This means that instead of writing mediocre stories, I'm writing good stories and sending them to the wrong magazines, or the right magazines on the wrong days, or the right magazines at the same day as someone whose stories was even better.

Clearly, even if this means something it doesn't mean a heck of a lot.

I also shouldn't take this to mean that I'm entitled to any particular kind of...

[Stop whispering to each other! This is a state test - do you want to get your butt suspended?]

I also shouldn't take this to mean that I'm entitled to any particular kind of rejection letter. Just because I feel like I'm mostly in step three doesn't mean that I'm not going to get a form rejection once in a while. If I get all discouraged (or worse, grumpy) when I do, then it's going to crimp my style.

What it does mean is that I'm making progress, and that's never a bad thing.

That's a pretty positive conclusion for a post that started with turtle poop, don't you think?

6 comments:

Porky said...

Yes, I do. And thanks for putting it out despite all the distractions. It's encouraging to many I'd guess.

Greg Christopher said...

You are a fool for not self publishing. You would have money by now.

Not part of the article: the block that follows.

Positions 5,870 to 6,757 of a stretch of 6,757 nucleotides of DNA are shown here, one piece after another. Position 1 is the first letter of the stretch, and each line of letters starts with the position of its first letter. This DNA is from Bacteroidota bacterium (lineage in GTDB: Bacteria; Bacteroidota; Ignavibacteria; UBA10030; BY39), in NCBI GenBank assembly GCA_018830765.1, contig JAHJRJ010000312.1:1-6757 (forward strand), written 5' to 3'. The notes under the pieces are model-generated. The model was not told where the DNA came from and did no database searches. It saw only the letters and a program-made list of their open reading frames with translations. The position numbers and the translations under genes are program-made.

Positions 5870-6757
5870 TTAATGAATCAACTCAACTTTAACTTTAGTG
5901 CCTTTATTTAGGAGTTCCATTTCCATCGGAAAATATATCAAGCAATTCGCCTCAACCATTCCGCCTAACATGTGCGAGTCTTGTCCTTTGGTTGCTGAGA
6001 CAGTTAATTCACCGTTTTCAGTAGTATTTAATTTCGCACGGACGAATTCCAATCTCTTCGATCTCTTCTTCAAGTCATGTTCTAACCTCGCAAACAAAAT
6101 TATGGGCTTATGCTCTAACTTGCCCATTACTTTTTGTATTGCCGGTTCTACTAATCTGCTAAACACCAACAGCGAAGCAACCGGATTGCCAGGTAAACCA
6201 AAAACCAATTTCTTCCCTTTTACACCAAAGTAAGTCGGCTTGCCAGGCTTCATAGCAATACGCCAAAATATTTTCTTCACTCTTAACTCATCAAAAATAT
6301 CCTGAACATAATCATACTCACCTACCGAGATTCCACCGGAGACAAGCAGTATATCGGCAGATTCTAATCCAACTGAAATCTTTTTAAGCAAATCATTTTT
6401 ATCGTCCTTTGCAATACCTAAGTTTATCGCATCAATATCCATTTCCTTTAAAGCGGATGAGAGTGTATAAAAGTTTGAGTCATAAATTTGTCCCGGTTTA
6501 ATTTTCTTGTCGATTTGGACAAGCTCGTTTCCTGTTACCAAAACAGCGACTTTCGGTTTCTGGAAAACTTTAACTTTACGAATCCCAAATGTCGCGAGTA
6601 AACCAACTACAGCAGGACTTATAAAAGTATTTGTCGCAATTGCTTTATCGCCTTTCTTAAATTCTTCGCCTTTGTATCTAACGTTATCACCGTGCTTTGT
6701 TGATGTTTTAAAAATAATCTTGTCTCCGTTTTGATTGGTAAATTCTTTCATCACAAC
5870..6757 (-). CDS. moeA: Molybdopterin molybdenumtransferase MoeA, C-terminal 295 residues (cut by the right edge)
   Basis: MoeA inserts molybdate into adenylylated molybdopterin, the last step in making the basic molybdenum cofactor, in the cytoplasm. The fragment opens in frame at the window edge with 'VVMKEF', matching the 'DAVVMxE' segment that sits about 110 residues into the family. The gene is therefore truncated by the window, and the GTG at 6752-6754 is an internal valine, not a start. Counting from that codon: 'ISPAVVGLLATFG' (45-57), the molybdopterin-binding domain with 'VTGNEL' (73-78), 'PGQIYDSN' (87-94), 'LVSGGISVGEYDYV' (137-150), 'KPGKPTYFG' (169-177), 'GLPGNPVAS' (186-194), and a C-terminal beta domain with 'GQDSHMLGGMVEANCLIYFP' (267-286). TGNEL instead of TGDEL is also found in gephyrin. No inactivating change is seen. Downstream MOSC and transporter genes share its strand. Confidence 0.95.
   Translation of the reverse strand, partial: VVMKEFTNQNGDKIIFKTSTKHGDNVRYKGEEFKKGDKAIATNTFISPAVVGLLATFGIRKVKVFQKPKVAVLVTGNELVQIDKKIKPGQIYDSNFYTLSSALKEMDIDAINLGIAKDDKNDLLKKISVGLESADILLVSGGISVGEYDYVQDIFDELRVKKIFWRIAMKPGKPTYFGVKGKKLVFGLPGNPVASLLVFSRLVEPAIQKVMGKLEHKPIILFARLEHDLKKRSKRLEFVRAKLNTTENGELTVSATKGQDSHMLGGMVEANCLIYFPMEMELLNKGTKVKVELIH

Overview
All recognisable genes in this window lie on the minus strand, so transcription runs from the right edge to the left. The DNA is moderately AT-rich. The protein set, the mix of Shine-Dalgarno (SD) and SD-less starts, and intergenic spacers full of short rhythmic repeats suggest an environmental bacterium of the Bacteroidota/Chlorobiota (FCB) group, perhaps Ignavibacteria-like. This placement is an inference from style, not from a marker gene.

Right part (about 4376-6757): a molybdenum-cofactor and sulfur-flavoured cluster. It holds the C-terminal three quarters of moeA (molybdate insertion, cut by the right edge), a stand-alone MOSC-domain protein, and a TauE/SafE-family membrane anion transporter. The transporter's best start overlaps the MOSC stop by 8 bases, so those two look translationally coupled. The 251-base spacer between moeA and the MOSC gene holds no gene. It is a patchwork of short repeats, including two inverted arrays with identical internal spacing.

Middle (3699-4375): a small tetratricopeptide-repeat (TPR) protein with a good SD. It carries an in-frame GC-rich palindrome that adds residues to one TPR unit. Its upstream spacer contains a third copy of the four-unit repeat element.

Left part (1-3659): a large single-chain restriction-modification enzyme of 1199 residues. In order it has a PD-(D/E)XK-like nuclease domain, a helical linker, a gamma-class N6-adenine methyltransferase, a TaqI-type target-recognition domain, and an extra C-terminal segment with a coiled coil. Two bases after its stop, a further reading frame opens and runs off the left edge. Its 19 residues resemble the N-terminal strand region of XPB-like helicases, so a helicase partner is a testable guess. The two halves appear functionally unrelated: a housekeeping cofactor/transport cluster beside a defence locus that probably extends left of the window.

Sorry for the tough love, but you seem to be needlessly hurting yourself

Dave Thompson said...

This means that instead of writing mediocre stories, I'm writing good stories and sending them to the wrong magazines, or the right magazines on the wrong days, or the right magazines at the same day as someone whose stories was even better.


Yes, this is exactly what it means.

At PodCastle, we pass up well-written and even good stories all the time. They're just not right for us. Additionally, most of the stories I see in my pile have been published somewhere else - Strange Horizons, Fantasy, BCS, insert whatever other well-respected market you can think of. And a lot of times, we reject them, because they're not quite right for us. But they were obviously what other editors wanted.

Keep writing, keep subbing, keep collecting rejections. Eventually, your stories will find editors who like them.

Mark said...

@ Porky: You're welcome!

@ Greg: Don't worry about it - tough love is always welcome on the Burning Zeppelin Experience. That said, I'm afraid that I have to respectfully disagree. Said disagreement got so long that I'm going to make a post out of it. Watch this space for more details!

@ Dave: Thanks for supporting my optimistic interpretation of events! I'll definitely keep my nose to the grindstone.

Scattercat said...

I'm still maintaining over a hundred submissions per twelve months, at least according to Duotrope. Huzzah for rejection letters!

Wendy S. Delmater said...

For what it's worth, all Abyss & Apex rejection letters are from actual human beings.

And yes, your evaluation of the progressively more positive rejection letters is spot-on. You are NOT a fool for avoiding self-publishing until you've honed your craft and built a name and a following.